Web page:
1950 Swiss Grand Prix
Giuseppe Farina won his second race of the season after jumping Juan Manuel Fangio during the pit stops. Fangio later retired with engine problems, promoting Luigi Fagioli to second and Louis Rosier to third.
1967 Dutch Grand Prix
Two iconic names in Formula 1 made their debut – the Lotus 49, the first F1 car to use the engine as a stressed member of the chassis, and the Cosworth DFV, the affordable and competitive powerplant which would open up the sport to other teams and continue winning races well into the 1980s – not only in Formula 1, but across a huge racing of championships.
Graham Hill put the combo on pole for the race but the engine failed very early on. That put Jack Brabham in the lead for a bit, but Hill’s teammate Jim Clark wasted little time in taking the lead and going on to take a comfortable win. Brabham ended up second and Denny Hulme third.
1972 Belgian Grand Prix
Belgium returned to the calendar for the first time since the legendary old-Spa had been dropped due to safety concerns. Unfortunately, the new track at Nivelles was incredibly bland and produced a rather uninteresting race as Emerson Fittipaldi won from Francois Cevert and Denny Hulme.
1978 Spanish Grand Prix
Although James Hunt made a great start from fourth on the grid to lead on the first lap, it wasn’t long before Mario Andretti re-established himself at the front in the dominant Lotus 79, going on to win from teammate Ronnie Peterson, with, Jacques Laffite third.
1989 United States Grand Prix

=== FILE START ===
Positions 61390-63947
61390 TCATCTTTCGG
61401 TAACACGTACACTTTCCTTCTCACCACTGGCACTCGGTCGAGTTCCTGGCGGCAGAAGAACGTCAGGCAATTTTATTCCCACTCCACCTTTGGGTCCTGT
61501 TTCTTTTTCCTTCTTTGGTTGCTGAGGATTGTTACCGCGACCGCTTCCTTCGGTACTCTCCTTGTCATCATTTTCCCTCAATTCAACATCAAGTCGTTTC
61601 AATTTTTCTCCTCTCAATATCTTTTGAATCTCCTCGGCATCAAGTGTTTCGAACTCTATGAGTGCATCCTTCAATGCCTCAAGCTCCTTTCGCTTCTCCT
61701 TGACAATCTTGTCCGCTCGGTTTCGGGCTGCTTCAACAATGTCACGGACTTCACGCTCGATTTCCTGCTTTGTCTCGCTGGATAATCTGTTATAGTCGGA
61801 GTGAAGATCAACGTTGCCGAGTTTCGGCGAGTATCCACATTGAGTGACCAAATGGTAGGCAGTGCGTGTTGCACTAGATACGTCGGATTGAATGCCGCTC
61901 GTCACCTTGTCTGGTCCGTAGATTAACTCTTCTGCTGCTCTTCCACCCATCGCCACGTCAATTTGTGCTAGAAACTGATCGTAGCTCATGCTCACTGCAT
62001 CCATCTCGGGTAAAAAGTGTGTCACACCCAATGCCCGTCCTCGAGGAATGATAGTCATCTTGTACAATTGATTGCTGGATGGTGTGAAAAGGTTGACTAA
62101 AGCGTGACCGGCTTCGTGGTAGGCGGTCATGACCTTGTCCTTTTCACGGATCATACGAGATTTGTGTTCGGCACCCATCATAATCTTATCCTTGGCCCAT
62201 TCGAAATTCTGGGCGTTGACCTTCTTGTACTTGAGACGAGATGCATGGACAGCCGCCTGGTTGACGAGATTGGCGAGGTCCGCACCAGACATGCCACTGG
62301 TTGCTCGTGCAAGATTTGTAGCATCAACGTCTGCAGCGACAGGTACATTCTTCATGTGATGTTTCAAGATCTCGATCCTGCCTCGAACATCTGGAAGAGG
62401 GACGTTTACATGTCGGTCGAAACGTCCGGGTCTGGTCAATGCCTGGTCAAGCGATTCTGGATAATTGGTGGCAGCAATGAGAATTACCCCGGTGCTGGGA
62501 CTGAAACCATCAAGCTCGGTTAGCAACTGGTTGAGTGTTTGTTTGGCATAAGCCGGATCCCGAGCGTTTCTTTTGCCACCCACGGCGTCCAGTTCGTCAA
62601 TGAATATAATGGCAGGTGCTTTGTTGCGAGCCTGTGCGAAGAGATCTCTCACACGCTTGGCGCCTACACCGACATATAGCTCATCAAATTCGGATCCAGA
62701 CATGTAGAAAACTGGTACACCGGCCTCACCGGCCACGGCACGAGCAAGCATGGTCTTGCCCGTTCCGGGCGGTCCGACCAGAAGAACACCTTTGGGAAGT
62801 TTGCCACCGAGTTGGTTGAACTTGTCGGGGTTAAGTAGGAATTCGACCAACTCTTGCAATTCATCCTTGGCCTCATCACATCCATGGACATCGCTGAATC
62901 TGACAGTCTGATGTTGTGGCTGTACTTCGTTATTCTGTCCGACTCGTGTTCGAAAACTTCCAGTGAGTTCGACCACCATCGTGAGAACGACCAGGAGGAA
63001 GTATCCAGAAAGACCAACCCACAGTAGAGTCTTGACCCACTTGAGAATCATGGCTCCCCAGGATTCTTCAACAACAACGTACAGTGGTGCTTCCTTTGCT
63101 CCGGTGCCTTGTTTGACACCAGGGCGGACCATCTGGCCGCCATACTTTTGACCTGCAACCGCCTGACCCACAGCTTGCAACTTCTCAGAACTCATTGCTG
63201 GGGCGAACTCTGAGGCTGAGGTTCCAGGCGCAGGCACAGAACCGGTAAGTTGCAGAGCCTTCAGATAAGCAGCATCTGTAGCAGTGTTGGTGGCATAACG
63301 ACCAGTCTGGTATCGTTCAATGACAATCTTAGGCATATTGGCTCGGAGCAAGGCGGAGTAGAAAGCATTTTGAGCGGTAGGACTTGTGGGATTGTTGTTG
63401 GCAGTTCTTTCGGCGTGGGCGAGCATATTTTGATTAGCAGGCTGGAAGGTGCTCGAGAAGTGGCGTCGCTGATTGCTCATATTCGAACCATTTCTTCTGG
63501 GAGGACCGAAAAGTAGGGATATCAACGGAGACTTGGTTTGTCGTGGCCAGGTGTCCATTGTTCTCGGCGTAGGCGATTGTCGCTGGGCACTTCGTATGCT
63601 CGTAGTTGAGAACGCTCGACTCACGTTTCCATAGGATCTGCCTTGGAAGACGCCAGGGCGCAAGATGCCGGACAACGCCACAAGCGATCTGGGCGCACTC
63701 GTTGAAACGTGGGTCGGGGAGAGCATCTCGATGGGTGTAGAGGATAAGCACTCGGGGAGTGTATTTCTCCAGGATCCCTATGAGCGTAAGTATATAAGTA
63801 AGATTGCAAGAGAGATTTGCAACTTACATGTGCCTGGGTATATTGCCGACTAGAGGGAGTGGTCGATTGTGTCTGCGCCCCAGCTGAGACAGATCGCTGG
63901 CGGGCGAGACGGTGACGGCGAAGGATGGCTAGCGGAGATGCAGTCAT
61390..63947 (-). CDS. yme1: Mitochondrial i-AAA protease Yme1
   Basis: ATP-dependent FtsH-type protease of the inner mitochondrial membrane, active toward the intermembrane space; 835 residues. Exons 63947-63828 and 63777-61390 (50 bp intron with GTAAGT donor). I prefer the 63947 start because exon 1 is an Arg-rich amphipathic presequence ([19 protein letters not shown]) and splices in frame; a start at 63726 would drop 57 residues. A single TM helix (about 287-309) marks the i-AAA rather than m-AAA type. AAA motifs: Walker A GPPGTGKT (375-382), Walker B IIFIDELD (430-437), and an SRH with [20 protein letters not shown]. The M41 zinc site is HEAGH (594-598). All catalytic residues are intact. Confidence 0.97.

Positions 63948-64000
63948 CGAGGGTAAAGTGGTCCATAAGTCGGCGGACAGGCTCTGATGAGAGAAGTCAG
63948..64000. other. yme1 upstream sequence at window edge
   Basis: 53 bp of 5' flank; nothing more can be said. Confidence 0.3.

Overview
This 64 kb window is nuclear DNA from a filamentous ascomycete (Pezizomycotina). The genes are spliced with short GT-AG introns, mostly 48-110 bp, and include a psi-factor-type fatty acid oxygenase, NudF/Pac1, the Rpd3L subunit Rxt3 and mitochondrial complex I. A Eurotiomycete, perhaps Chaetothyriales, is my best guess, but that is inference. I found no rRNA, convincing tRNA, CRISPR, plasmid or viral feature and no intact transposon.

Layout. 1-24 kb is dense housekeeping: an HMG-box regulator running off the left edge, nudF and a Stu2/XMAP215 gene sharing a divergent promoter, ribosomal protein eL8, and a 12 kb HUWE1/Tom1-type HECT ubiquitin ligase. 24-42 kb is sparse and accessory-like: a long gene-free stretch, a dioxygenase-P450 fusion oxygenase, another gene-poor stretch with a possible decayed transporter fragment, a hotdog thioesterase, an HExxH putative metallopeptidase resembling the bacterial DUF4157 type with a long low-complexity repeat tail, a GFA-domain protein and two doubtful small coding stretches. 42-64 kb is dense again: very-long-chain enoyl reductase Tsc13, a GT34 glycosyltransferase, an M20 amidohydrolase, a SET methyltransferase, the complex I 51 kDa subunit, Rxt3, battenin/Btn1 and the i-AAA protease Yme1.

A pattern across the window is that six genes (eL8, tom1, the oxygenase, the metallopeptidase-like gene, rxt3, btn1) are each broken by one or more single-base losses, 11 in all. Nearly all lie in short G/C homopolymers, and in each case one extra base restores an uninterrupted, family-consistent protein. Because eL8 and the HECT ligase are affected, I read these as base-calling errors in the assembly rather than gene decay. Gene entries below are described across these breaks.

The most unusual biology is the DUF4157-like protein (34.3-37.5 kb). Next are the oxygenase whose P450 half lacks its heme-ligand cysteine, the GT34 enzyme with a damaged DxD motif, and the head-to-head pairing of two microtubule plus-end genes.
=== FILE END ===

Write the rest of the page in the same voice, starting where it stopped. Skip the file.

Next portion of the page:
Alain Prost won on the Phoenix street circuit after having to manage a series of minor engine problems – Ayrton Senna had led the first half of the race before having to retire with electrical problems. The new circuit proved to be a bit of a car-breaker as just seven of the 26 starters reached the finish. One of the retirements was Alex Caffi, who’d looked on course for a podium for most of the race until he was wiped out by his own Scuderia Italia teammate, Andrea de Cesaris. Riccardo Patrese ended up second ahead of Eddie Cheever’s Arrows, with Christian Danner finishing an excellent fourth for the Rial team.
2000 Monaco Grand Prix
Michael Schumacher was leading comfortably when a broken exhaust triggered a suspension failure and he had to retire. This was good news for David Coulthard, who went on to win his first Monaco GP ahead of Rubens Barrichello and Giancarlo Fisichella. Mika Hakkinen was unable to capitalise on Schumacher’s woes when, bizarrely, same cables came loose in his cockpit and blocked his brake pedal. After a lengthy stop to fix the problem he rejoined a lap down and ended up sixth.
Perhaps the most disappointed team, however, was Jordan. Jarno Trulli had started an excellent second and stayed there for the first half of the race until he retired with gearbox trouble. Had he kept going, he might have won the race. Then, Heinz-Harald Frentzen was running second when he hit the wall at Ste Devote and broke his suspension with just eight laps left to go.
Ettore Chimeri (born 1921) was Venezuela’s first F1 driver, entering a Maserati 250F in the 1960 Argentine GP. However, he became fatigued during the race and retired after 23 laps.
Top image (c) Anefo/Creative Commons